December 17, 2023

Slums, Poor Localities Struggle to Resume Normal Life in Michaung-hit Tamil Nadu

Sruti M D

A WEEK has passed since floods were triggered by Cyclone Michaung, yet specific localities in Chennai and its neighbouring districts are struggling to return to normalcy. Most people living in apartments and middle-class localities returned to work a day or two after the floods. But slum-dwellers and those living in slum resettlement colonies are worst affected.

Youth organisations, civil society groups, fan clubs and political parties mobilised funds to provide ration in some of the affected localities. They provided dry ration, clean water, medical supplies and toiletries. However, these are not enough for the poor affected by the floods to resume work as most of their belongings were drenched.

The Greater Chennai Corporation (GCC) drained out rainwater using suction lorries in places where houses were inundated. Garbage was removed from water channels and water bodies to clear out clogging and ensure smooth flow of water. Sanitation workers were deployed from other districts to remove garbage on the streets.

Yet there are complains that these measures were restricted to the middle-class and upper-middle class localities with the urban poor still struggling to recover from the floods.

Michaung reached peak intensity on December 4 as it approached the Tamil Nadu coast and moved northwards along the coast making a landfall after Nellore, in Andhra Pradesh, next day. By December 6, the rains had receded and the sun was out, but it was a disaster for many families.

As soon as the rains receded, SOS messages flooded social media platforms with calls for relief. Urgent calls for dry ration in slum settlements, cooked food and clean water were forwarded on these platforms and groups.

Tamil Nadu Science Forum, South Chennai, mobilised funds to provide relief material worth Rs 500 each for 1,500 families in Velachery, Sholinganallur, Pallikaranai and Tambaran. The kits included food items, clean water, hygiene products and basic medical supplies.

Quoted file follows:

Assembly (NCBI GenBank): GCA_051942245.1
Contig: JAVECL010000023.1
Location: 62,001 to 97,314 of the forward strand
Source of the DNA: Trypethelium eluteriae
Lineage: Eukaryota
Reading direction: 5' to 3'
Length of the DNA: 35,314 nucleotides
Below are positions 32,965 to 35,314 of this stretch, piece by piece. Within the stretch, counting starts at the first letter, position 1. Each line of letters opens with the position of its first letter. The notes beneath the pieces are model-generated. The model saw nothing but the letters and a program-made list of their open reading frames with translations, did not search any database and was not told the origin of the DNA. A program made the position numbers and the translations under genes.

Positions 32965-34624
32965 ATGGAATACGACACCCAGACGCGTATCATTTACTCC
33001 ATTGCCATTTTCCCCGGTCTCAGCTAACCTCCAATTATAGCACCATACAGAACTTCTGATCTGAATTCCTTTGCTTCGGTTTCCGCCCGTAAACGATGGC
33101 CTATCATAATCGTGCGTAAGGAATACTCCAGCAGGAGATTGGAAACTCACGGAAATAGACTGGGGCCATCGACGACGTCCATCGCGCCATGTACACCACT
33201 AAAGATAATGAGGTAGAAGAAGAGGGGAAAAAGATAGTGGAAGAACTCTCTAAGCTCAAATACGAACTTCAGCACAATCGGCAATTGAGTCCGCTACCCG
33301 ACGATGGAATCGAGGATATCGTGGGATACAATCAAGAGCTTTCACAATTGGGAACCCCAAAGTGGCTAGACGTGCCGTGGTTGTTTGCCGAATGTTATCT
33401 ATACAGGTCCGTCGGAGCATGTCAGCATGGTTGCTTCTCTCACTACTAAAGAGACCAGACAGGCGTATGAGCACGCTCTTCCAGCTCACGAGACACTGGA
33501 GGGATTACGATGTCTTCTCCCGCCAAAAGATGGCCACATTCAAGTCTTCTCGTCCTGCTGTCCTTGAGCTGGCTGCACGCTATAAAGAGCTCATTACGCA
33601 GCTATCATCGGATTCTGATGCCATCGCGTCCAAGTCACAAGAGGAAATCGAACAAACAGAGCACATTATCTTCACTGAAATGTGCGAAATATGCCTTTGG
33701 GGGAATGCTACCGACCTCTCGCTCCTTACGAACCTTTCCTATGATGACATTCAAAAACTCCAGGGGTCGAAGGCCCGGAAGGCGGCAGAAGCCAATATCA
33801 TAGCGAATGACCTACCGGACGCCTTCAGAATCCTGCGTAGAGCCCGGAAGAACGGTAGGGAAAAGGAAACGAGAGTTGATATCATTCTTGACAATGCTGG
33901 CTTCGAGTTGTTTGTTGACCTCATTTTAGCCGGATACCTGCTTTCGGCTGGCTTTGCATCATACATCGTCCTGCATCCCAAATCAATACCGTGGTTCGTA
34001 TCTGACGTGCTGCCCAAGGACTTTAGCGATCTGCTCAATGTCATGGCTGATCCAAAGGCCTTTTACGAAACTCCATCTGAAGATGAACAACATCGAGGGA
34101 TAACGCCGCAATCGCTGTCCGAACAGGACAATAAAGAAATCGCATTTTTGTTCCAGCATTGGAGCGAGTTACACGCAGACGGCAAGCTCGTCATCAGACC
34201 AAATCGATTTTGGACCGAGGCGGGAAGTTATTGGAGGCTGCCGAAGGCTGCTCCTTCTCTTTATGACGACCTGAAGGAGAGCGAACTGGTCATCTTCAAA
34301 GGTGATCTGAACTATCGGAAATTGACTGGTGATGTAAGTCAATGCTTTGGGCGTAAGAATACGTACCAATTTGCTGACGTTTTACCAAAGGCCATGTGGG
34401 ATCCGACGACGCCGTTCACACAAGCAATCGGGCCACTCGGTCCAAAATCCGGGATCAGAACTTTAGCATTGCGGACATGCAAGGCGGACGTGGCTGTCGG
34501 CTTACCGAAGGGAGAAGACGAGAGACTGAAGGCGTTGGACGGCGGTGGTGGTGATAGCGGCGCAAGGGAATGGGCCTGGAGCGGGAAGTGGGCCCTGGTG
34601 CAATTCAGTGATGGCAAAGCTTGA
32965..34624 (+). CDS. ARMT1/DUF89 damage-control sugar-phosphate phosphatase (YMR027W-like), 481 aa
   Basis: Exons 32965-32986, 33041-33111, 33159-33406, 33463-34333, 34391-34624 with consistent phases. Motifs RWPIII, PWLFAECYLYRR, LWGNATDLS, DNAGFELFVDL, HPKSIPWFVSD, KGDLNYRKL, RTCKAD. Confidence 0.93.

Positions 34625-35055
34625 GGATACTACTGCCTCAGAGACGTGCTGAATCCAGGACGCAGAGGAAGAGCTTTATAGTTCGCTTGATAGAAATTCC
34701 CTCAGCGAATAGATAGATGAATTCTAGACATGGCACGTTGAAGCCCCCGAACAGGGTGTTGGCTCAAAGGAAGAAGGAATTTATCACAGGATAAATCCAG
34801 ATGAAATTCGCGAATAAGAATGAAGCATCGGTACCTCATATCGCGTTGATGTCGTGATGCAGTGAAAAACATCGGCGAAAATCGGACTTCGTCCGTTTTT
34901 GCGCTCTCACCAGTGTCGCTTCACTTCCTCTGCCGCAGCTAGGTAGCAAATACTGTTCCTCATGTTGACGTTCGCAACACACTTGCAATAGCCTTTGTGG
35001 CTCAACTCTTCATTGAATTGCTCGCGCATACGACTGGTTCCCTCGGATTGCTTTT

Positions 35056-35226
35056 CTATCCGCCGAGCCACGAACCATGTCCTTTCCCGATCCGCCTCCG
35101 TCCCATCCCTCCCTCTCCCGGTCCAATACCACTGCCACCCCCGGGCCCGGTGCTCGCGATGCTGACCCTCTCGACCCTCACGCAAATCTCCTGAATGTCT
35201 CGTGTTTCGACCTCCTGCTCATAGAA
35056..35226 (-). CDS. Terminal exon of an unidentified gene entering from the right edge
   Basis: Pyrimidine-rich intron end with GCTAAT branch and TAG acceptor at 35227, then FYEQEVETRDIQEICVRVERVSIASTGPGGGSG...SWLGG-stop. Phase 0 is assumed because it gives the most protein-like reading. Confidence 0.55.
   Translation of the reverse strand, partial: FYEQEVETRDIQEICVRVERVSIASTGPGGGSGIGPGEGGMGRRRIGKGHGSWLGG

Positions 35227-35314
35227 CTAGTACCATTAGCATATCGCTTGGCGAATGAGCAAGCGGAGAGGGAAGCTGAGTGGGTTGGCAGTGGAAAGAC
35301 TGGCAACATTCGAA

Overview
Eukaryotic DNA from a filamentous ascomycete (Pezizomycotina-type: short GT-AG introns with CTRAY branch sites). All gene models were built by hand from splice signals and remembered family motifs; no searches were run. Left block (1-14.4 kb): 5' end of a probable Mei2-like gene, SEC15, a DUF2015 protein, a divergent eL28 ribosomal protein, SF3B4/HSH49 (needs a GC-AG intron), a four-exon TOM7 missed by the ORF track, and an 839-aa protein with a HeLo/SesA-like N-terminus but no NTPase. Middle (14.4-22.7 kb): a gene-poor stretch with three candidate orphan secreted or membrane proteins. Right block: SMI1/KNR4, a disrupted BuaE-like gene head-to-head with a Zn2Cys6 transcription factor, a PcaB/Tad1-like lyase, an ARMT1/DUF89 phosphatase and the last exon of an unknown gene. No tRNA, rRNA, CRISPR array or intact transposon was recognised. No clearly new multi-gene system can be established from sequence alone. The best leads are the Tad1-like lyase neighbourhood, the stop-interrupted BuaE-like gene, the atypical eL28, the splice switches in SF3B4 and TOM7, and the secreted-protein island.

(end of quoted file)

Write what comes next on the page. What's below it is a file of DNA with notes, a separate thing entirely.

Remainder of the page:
In Yamuna Nagar, Nazarathpet and Poondhamalli, in Tiruvallur district, where 250 families reside, waist-deep stagnant water is still on the road.

Bharanidharan, an activist of the Democratic Youth Federation of India, said, “We have been doing relief work in Kannagi Nagar, Perumbakkam, Kallukuttai and Chemmenchery for more than a week. The slum settlements and slum-resettlement colonies are the worst affected along the OMR. Although flood water has receded, they have still not resumed normal life.”

Old Mahabalipuram Road, south Chennai, or the IT expressway, houses resettlement colonies of slums from Chennai city.

“We provided dry ration, like one to two kgs of rice and dal to each family. It would last them for a few days. But only after they receive the government provided flood-assistance, they can recover. Although the money is not sufficient, it would help restart life. They have lost their bare essentials, furniture and electronics like mixer, grinder and TV,” Bharanidharan said.

The state government announced Rs 6,000 assistance for every family with a ration card.

Sanitation workers were deployed from other districts, like Coimbatore, to do post-flood sanitation work in Chennai. Health activist Dandapani, who met the workers in Zone 14 of Chennai, said “Their contribution was immense. They removed tonnes of garbage in the city within a few days.”
Even construction workers, especially women, were hired through private firms for Rs 600 per day for sanitation work. “They had lost their livelihood over the past week. So, they took up sanitation work. Unfortunately, they had to do sanitation work. They will continue the work and remove the remaining garbage,” he added.

“The sanitation work has immensely contributed to contain the spread of diseases. The zonal health officer also said that there has been no specific outbreak of any disease following the flood. No vector-borne diseases were identified in the health camps, which are working round the clock. Only a week later, we would know if the floods caused any health hazard,” he said.

(Courtesy: Newsclick)